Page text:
Coronavirus: Zoos among lockdown measures eased but schools reopening delayed

Boris Johnson is set to announce the reopening of zoos, safari parks and drive-in cinemas from June 15 - but children will have to wait until at least September to go back to school.

It comes after Business Secretary Alok Sharma confirmed shops would also be able to reopen on the same day as the Government seeks to kick-start the economy following the coronavirus lockdown.

But Education Secretary Gavin Williamson was forced to admit defeat over plans for all primary pupils in England to attend classes before the summer break.

Meanwhile health officials have warned that around 10million people will be on the waiting list for NHS treatment by the end of 2020 - more than double the current figure - due to a combination of social distancing measures, a backlog of treatments and staffing shortages.

Mr Johnson, who is to face off with Labour leader Sir Keir Starmer at prime minister’s questions, will reopen outdoor attractions where people remain in their cars, such as safari parks and drive-in cinemas, because the risk of spreading the disease is lower outside.

A Downing Street official said: “People are continuing to make huge sacrifices to reduce the spread of coronavirus and avoid a second spike, but we know it is tough and where we can safely open up more attractions, and it is supported by the science, we will do so.”

Questions remain as to how schools may return to normal as a number of councils, including in the north west of England, have opposed plans to reopen amid new data which suggested Covid-19 may still be spreading in the region.

Giraffes Maggie and Molly stand under a sign showing support for the NHS at ZSL London Zoo, which is set to be able to reopen from June 15. Credit: PA

Children in nursery, Reception, Year 1 and Year 6 in England began returning to primary school last week after the Government eased lockdown measures.

But some schools said they did not have enough space on site to admit all pupils in the eligible year groups, while adhering to Government guidance to limit class sizes to 15 and encourage fewer interactions.

Mr Williamson said the Government would like to see schools who “have the capacity” bring back more pupils where possible before the summer break but conceded the Government was “working to bring all children back to school in September”.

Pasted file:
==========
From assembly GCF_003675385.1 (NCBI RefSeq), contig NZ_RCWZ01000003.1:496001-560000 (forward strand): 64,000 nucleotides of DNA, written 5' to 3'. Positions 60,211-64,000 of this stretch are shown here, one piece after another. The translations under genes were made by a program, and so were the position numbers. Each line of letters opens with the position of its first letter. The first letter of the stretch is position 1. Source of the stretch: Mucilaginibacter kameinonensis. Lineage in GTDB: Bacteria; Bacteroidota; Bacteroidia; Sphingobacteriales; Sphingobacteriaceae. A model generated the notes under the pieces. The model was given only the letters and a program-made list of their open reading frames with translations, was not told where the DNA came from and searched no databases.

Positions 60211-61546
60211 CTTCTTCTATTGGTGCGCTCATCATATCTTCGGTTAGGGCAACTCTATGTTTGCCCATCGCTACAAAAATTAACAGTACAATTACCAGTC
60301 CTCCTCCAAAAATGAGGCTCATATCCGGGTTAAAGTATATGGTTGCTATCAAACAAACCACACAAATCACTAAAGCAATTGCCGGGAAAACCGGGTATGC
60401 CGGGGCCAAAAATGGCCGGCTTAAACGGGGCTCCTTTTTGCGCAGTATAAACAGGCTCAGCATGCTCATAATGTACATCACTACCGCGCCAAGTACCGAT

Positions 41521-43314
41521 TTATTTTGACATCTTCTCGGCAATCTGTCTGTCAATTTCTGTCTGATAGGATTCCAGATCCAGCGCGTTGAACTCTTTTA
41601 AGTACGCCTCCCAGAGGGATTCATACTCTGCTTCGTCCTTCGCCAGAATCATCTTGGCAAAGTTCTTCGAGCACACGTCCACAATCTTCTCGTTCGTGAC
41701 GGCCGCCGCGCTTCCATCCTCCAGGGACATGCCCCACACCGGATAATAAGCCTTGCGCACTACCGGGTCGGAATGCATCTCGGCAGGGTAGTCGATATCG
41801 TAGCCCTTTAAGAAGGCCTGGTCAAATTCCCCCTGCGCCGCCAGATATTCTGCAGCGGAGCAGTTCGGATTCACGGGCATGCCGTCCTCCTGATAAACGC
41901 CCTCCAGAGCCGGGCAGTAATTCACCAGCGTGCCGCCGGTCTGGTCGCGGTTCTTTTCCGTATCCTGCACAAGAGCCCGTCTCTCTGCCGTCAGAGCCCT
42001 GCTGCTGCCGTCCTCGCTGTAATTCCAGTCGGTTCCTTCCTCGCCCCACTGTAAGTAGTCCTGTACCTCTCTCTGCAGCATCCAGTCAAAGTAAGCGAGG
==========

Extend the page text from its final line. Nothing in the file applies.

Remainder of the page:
Shops will only be able to reopen if they have completed a Covid-19 risk assessment and can implement social distancing measures.

But other businesses, including pubs, restaurants and hairdressers, will remain shut until July 4 at the earliest, Mr Sharma said.

Business, Energy and Industrial Strategy Secretary Alok Sharma. Credit: PA

It comes as hospitality chiefs have warned the rule requiring people to stay two metres apart could jeopardise firms’ ability to reopen, with some asking for the distance to be halved.

Mr Sharma said the rule was being kept under review and “when it is safe to do so, we will see whether you can move to a shorter distance”.

Meanwhile, projections by the NHS Confederation show that the combined effects of keeping up social distancing, the backlog of treatments and challenges around staffing mean the list is expected to rise from around 4.2 million currently to around 10 million by Christmas.

The confederation, which represents health and care leaders, said the figures came from its most “realistic” scenario, which assumes the health service makes a steady return to full capacity within the next 12 months.

The full reopening of primary schools has been delayed by the Government. Credit: PA

The pessimistic scenario assumes a second wave of Covid-19 and a lack of treatments or a vaccine, pushing the waiting list to around 11 million by the end of the year.

The most optimistic scenario assumes a faster return to normal, where the waiting list will be around eight million by the end of the year.

The confederation published a new report warning the health service in England “faces an uphill battle” as it continues to manage thousands of sick and recovering Covid-19 patients while also trying to restart services such as those for cancer, stroke and heart disease.

The health leaders called on the Government to prepare the public not to expect the same level of service for many months, adding that some staff were so exhausted and traumatised from caring for coronavirus patients that they would need support.

Coronavirus: Everything you need to know